Members of Sisters Indivisible met at Sisters Library to create signs for the Women’s National March for Action .
photo by Linda Hanson
Grassroots activism in Sisters
Many of the participants in last Saturday's Women's National March for Action in Bend are members of a loosely affiliated group of like-minded people called Sisters Indivisible.
The group describes itself this way:
"We are a community of progressives in the Sisters area who organized following the 2016 presidential election. Our goals are to actively resist the Trump agenda through grassroots efforts to hold the administration and our members of Congress accountable and to offer positive solutions at all levels of government to build the future we need. We seek to educate and inform our community about actions they can take to make a direct, positive impact."
Delayne Giardini is on the steering committee for the group, which has 150 members based on its "weekly update and daily actions" email.
"We were founded in late 2016 by locals Paula Surmann and Josh Berger," she told The Nugget. "We are passionate about getting out the vote and promoting a more progressive, just, and equality-based government agenda."
Giardini noted that there are local "Indivisible" groups across the United States, organized for much the same purpose.
Sisters Indivisible meets at the Sisters Library Community Room a couple of times a month on Thursday or Saturday. Their next meeting is on February 8 at 5:30 p.m.
"Our meetings are open," Giardini said. "Anyone can come."
The group has featured speakers including Democratic Party candidates seeking to run against Republican Congressman Greg Walden and John Davidson of the Neighborhood Leadership Program in Bend.
Giardini acknowledged that, thus far, the group has engaged with like-minded people and speakers.
"I'd say we tend to be more on the progressive side, but we're open to all conversations," she said. "We're not inviting people who think the opposite of us. We haven't. Maybe we
She said the group is interested in "real dialogue that is not divisive."
Asked how the group can achieve that kind of dialogue if its engagement is with the like-minded, Giradini said, "It happens in an informal way - on the street, in the grocery store..."
Giardini said Sisters Indivisible is comprised of people of all ages, from various backgrounds and walks of life. And it's not somber or angry.
"It's basically local, grassroots activism," she said. "In a loving, caring, fun way I might add."
About 30 people - maybe more - from Sisters headed to Bend on Saturday to join an estimated 3,500 others in the National Women's March for Action.
The specific issues that motivated the women - and some men - to march varied individually, but they coalesce around a deep disquiet about the course of the republic under the Trump Administration.
Many of the Sisters marchers are affiliated with Sisters Indivisible, which describes itself as "a community of progressives in the Sisters area" whose "goals are to actively resist the Trump agenda through grassroots efforts to hold the administration and our members of Congress accountable and to offer positive solutions at all levels of government to build the future we need" (see sidebar, page 18).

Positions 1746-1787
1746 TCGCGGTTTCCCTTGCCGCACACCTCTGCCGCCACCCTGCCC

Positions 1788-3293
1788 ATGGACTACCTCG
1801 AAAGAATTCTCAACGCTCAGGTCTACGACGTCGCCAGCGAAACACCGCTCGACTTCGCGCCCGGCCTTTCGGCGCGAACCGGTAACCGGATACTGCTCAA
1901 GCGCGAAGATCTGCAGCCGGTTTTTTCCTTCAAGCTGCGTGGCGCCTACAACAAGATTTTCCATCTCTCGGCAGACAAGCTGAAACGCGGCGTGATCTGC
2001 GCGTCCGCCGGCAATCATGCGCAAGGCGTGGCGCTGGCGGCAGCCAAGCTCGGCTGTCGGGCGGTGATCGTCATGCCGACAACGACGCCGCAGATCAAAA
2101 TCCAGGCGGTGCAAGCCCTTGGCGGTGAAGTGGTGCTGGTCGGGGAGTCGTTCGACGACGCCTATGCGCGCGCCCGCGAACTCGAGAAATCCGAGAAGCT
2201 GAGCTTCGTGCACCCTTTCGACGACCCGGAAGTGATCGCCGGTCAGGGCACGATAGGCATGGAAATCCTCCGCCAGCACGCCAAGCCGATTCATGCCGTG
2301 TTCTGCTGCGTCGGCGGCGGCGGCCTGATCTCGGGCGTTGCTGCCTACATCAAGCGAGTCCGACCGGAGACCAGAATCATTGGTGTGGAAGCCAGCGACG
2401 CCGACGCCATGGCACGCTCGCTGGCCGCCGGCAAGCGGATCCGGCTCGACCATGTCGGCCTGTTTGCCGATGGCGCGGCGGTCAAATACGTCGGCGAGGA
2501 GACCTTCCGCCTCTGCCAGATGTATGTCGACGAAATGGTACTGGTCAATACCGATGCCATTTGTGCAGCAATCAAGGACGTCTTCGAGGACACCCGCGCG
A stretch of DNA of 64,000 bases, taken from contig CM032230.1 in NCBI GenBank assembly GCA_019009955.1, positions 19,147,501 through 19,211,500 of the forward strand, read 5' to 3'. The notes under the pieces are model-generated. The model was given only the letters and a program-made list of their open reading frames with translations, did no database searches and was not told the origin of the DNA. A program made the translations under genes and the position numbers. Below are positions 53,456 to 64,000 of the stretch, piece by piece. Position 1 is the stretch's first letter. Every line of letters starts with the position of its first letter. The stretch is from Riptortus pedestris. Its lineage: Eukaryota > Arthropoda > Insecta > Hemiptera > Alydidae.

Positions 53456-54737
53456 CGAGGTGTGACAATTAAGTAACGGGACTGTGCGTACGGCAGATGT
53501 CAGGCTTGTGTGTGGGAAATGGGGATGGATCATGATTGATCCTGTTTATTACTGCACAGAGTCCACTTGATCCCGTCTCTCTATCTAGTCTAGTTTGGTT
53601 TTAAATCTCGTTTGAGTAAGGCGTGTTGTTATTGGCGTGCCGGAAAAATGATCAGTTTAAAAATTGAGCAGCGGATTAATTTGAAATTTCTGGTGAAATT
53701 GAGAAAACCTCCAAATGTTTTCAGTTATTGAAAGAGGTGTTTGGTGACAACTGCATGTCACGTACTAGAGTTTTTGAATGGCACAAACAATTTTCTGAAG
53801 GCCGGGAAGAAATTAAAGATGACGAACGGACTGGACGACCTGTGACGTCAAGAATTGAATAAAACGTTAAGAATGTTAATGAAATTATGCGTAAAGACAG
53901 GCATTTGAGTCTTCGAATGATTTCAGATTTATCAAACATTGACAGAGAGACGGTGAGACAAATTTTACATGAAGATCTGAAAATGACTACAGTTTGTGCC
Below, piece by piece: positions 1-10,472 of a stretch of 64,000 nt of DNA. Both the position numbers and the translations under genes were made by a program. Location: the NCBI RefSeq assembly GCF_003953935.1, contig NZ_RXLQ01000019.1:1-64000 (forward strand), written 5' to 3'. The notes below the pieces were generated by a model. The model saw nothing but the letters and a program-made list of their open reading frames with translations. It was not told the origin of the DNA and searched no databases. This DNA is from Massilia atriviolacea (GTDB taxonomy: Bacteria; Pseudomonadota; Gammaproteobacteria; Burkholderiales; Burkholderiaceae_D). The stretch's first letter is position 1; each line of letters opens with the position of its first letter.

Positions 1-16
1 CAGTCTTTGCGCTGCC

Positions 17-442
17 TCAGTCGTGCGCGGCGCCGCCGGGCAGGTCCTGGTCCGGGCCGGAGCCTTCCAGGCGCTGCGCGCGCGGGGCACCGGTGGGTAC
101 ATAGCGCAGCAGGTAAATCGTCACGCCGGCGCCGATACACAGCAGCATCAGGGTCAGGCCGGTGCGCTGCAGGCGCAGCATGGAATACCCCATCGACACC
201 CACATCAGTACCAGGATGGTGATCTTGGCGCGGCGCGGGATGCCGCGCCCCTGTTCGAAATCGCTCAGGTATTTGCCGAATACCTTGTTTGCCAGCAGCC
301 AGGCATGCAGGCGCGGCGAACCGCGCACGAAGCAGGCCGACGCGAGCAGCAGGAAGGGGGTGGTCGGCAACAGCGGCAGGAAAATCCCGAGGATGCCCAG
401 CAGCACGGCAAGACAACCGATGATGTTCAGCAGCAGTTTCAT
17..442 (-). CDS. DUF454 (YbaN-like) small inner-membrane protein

"This is actually a part of a nationwide movement," said Linda Hanson, a Sisters photographer who marched on Saturday. "Every major city had a big turnout - a mass turnout.
"It's just to say we don't like what's happening. We do not approve of Donald Trump and his crude ways. We don't approve of what's being done with the government - what's being done and undone."
Hanson said that her concerns include healthcare and the fate of DACA (Deferred Action for Childhood Arrivals). She is concerned about the fate of so-called "Dreamers" who face deportation if DACA protections are lost.
"The very idea that you'd export 800,000 people that have been living here their whole lives - I don't understand it," she said. "I just don't."
For Margaret Wood of Sisters, Saturday's march was her second Women's March. Wood's participation with Sisters Indivisible marks for her a new level of involvement in the political process.
"I'm not an activist," she said. "I wasn't."
She feels there is a "need to be connected with others who are also disappointed with how things have gone the past year."
Wood said she is motivated by something deeper than particular concerns about particular issues.
"What motivates me most is that I feel there is a cynicism with the current administration that I can't support," she told The Nugget. "I recognize the frustration that led to the election of Trump, but I feel I have to be active in letting the administration know that people are watching."
She cited as an example of cynicism the "irony of campaigning on getting Wall Street out of Washington and appointing Steve Mnuchin (a former hedge fund manager with an estimated net worth of $300 million) Treasury Secretary.
"It's deeper than just thinking Donald Trump is ill-equipped for the presidency," she said.
The activism of the Sisters women is not confined to marching on a Saturday.
Hanson noted that she has joined Bend protesters in front of the offices of Republican Congressman Greg Walden. She says she is working to see him defeated at the polls. She said she recognizes that Walden is pretty secure in his district, but she thinks that a campaign to unseat him will get his attention even if it's not successful.
"I talked to somebody at a party who said, 'Oh, he's bullet-proof,'" Hanson said. "But, you know, so what?"